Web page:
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Breitenstein a perfect fit at Wofford
Wofford coaches are taking no chances. Emergency whistles blow almost immediately when running back Eric Breitenstein touches the football in practice.
They don’t want anything to happen to the program.
Breitenstein, a junior fullback from Valle Crucis, N.C., is the Southern Conference preseason player of the year. In 2010, he set the single-season rushing record at Wofford with 1,639 yards. All-time great quarterback Shawn Graves previously held the top three marks, the highest being 1,483 in the Division II days of 1989. Only Breitenstein and Graves have reached 1,300. The Terriers have been playing football for more than 100 years but only a dozen players have rushed for 1,000 yards in a season.
“I had a good year,” Breitenstein said. “I had a good time.”
He led the NCAA Football Championship Subdivision last year with 22 touchdowns, was fourth in yardage and averaged more than six yards per carry. Breitenstein (5-foot-11, 225 pounds) is on the watch list for the Walter Payton Award given to the best offensive player in the country.
“He’s just a tremendous running back,” Wofford head coach Mike Ayers said. “He’s not the fastest guy. He’s not the biggest guy. But when you put everything together, he is No. 1. He has great vision and knows the plays so well that if something is not there, he understands where he needs to go, where the cut is. He’s great as far as having patience in the hole. He does a tremendous job with that. And when he’s not running the football, he’s probably our best blocker.”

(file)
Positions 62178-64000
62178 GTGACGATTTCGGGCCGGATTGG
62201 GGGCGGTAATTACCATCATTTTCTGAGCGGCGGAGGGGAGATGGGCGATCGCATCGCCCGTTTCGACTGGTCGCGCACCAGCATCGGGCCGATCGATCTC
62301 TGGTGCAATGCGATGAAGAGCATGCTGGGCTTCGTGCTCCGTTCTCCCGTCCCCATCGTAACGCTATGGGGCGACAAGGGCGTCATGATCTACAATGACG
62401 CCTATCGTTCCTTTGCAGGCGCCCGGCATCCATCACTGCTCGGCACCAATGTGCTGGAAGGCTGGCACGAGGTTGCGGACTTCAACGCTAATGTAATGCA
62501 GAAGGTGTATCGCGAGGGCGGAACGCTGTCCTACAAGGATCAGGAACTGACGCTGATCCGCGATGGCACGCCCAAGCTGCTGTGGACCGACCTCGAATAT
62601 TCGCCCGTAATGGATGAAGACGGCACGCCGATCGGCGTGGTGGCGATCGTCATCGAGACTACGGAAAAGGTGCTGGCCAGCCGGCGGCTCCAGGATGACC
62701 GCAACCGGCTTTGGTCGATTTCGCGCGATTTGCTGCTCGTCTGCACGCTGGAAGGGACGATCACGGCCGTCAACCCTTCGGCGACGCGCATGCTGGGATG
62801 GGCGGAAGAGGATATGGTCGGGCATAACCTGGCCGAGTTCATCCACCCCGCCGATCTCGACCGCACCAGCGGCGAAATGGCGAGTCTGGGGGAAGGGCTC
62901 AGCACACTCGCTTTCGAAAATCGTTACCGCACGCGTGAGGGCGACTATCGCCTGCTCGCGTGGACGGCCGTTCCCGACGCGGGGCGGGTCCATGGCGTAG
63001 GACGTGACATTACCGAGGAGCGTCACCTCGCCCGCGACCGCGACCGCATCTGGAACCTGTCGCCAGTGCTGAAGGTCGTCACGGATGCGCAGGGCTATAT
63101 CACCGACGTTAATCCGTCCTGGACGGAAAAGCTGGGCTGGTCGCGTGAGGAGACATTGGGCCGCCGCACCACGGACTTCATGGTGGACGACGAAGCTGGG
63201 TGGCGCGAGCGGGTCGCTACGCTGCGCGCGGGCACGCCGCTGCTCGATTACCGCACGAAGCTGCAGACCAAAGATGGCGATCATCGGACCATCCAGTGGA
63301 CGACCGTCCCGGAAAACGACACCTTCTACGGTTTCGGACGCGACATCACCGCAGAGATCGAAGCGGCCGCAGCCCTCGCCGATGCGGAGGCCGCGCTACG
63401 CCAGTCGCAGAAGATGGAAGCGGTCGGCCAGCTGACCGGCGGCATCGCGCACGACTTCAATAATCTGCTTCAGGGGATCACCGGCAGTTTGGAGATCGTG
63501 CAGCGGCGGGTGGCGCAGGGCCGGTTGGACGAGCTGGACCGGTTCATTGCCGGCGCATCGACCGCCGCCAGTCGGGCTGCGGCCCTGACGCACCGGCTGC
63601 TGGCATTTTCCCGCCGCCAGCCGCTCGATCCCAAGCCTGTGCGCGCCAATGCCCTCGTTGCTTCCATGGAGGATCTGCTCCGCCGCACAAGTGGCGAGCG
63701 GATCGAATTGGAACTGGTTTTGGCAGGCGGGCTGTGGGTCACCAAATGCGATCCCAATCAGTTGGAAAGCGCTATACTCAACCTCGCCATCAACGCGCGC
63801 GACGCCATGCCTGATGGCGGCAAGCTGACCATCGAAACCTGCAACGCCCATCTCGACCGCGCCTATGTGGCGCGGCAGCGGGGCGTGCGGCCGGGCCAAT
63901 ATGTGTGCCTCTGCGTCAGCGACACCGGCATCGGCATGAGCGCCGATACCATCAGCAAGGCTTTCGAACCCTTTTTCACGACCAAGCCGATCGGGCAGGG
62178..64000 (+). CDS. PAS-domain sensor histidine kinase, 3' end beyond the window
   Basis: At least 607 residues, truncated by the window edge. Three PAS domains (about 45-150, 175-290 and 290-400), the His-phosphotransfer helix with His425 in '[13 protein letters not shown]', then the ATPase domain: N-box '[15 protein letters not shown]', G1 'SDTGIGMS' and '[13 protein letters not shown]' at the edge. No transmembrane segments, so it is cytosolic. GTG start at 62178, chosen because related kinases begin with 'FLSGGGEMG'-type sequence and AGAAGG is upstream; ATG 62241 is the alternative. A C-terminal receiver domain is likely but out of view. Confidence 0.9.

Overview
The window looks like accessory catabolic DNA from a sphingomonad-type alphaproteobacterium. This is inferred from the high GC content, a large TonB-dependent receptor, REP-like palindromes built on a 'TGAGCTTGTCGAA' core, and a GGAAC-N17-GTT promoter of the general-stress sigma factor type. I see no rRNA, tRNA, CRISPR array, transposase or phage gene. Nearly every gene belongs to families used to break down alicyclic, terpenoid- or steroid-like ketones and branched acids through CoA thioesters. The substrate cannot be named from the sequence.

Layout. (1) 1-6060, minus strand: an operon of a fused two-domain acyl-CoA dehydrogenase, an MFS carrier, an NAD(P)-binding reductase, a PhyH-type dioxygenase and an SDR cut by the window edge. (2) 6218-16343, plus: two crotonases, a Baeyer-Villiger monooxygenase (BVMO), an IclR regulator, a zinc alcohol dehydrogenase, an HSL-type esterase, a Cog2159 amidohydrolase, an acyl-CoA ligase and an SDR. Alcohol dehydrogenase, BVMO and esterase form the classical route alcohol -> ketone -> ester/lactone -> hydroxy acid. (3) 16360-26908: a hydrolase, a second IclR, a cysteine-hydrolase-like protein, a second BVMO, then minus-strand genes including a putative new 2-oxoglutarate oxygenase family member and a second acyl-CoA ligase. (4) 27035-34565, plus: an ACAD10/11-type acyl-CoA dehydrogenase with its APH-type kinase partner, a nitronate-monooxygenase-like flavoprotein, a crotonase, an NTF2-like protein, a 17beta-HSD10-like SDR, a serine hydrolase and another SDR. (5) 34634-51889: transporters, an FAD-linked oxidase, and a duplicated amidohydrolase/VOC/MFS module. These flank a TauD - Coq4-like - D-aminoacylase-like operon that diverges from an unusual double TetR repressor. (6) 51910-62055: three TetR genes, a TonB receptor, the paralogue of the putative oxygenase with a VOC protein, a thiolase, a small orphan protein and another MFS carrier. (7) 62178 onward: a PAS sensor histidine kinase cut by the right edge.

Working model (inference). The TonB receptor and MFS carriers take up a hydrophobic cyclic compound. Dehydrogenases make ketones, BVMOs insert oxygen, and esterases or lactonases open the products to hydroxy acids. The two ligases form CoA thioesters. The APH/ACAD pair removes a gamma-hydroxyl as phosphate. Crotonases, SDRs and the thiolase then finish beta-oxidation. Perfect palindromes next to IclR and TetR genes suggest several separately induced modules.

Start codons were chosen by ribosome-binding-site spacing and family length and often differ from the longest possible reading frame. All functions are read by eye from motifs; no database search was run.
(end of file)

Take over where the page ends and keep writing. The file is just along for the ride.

Behind an offensive line that helped Wofford lead the FCS and rank third among all Division I schools in rushing yards per game (297.8), Breitenstein helped lead the Terriers to a 10-3 record, a share of the Southern Conference championship with Appalachian State at 7-1 in league play and a deep run in the national playoffs.
“We had a really good year,” Breitenstein said. “The offensive line did a great job, and I got a lot of opportunities. Some years it’s the fullback and some years it’s mix and match. It was one of those years when a lot of the openings were for me. I’m definitely a product of the system. If you’re not going to take away the fullback, we’re going to keep hitting the fullback.”
In Wofford’s option-based offense, the fullback is the key to everything. The system is perfect for Breitenstein and he is perfect for the system.
“He fits,” Ayers said. “The plays that we run, the way that we run them, fit his style of running.”
It’s no coincidence that without Breitenstein in 2009, the Terriers suffered their only losing season (3-8) in eight years and their worst Southern Conference record (2-6) since the same record in their debut season of 1997.
“Night and day would be the best phrase,” Ayers said.
Late in the season as a true freshman in 2008, Breitenstein had 157 yards in a breakout game at Appalachian State, less than 10 miles from his hometown. He began the next season with 121 yards against South Florida and had 66 yards in the first quarter against Charleston Southern before going down with a knee injury.
Day turned to night.
That’s why the coaches blow their whistles as quickly as they can and cringe whenever Breitenstein goes slamming up the middle.
He touched the ball three times in the final preseason scrimmage and gained 25 yards before the whistles stopped him. On another play, quarterback Mitch Allen faked giving the ball to Breitenstein and threw a 75-yard touchdown.
“It’s awesome having No. 7 behind me,” Allen said. “Eric is the guy we can lean on and hand it to him 25-plus times a game. He’s a workhorse. And he just makes everything so much easier.”
Success hasn’t gone to his head, either.
“There aren’t too many guys who could have the year he did last year with all the publicity that goes with it and still be as humble as anybody,” Ayers said. “He’s a great leader. He’s a guy who doesn’t say a whole lot, but what he does is go out and prove every day that he’s willing to work for his teammates. He’s an inspiration to a lot of guys on the team.”
By TODD SHANESY, Go Upstate